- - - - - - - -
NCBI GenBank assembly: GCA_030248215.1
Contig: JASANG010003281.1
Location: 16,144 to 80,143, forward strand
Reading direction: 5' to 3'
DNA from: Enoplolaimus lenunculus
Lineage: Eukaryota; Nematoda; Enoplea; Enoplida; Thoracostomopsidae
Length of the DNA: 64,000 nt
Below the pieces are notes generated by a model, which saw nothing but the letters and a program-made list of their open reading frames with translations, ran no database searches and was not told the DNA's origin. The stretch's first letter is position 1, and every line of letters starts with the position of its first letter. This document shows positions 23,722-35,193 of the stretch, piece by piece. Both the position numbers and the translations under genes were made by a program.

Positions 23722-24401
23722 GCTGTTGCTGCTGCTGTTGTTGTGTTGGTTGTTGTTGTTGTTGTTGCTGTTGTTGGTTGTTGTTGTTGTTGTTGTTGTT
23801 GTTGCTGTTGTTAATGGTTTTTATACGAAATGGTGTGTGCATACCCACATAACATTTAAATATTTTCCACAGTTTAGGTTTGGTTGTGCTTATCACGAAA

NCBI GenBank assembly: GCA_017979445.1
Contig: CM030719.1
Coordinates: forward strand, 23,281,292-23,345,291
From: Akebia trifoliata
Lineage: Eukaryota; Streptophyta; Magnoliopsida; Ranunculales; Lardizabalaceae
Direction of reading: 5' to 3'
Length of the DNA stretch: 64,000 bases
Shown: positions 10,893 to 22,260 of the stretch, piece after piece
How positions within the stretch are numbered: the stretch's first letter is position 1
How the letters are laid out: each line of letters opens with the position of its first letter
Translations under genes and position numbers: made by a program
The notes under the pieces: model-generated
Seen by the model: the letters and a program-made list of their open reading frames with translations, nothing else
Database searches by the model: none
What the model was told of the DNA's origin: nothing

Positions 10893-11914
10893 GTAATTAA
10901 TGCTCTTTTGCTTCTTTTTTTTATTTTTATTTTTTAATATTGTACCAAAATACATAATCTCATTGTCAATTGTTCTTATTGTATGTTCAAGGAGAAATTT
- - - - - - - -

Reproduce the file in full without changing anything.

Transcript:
NCBI GenBank assembly: GCA_030248215.1
Contig: JASANG010003281.1
Location: 16,144 to 80,143, forward strand
Reading direction: 5' to 3'
DNA from: Enoplolaimus lenunculus
Lineage: Eukaryota; Nematoda; Enoplea; Enoplida; Thoracostomopsidae
Length of the DNA: 64,000 nt
Below the pieces are notes generated by a model, which saw nothing but the letters and a program-made list of their open reading frames with translations, ran no database searches and was not told the DNA's origin. The stretch's first letter is position 1, and every line of letters starts with the position of its first letter. This document shows positions 23,722-35,193 of the stretch, piece by piece. Both the position numbers and the translations under genes were made by a program.

Positions 23722-24401
23722 GCTGTTGCTGCTGCTGTTGTTGTGTTGGTTGTTGTTGTTGTTGTTGCTGTTGTTGGTTGTTGTTGTTGTTGTTGTTGTT
23801 GTTGCTGTTGTTAATGGTTTTTATACGAAATGGTGTGTGCATACCCACATAACATTTAAATATTTTCCACAGTTTAGGTTTGGTTGTGCTTATCACGAAA

NCBI GenBank assembly: GCA_017979445.1
Contig: CM030719.1
Coordinates: forward strand, 23,281,292-23,345,291
From: Akebia trifoliata
Lineage: Eukaryota; Streptophyta; Magnoliopsida; Ranunculales; Lardizabalaceae
Direction of reading: 5' to 3'
Length of the DNA stretch: 64,000 bases
Shown: positions 10,893 to 22,260 of the stretch, piece after piece
How positions within the stretch are numbered: the stretch's first letter is position 1
How the letters are laid out: each line of letters opens with the position of its first letter
Translations under genes and position numbers: made by a program
The notes under the pieces: model-generated
Seen by the model: the letters and a program-made list of their open reading frames with translations, nothing else
Database searches by the model: none
What the model was told of the DNA's origin: nothing

Positions 10893-11914
10893 GTAATTAA
10901 TGCTCTTTTGCTTCTTTTTTTTATTTTTATTTTTTAATATTGTACCAAAATACATAATCTCATTGTCAATTGTTCTTATTGTATGTTCAAGGAGAAATTT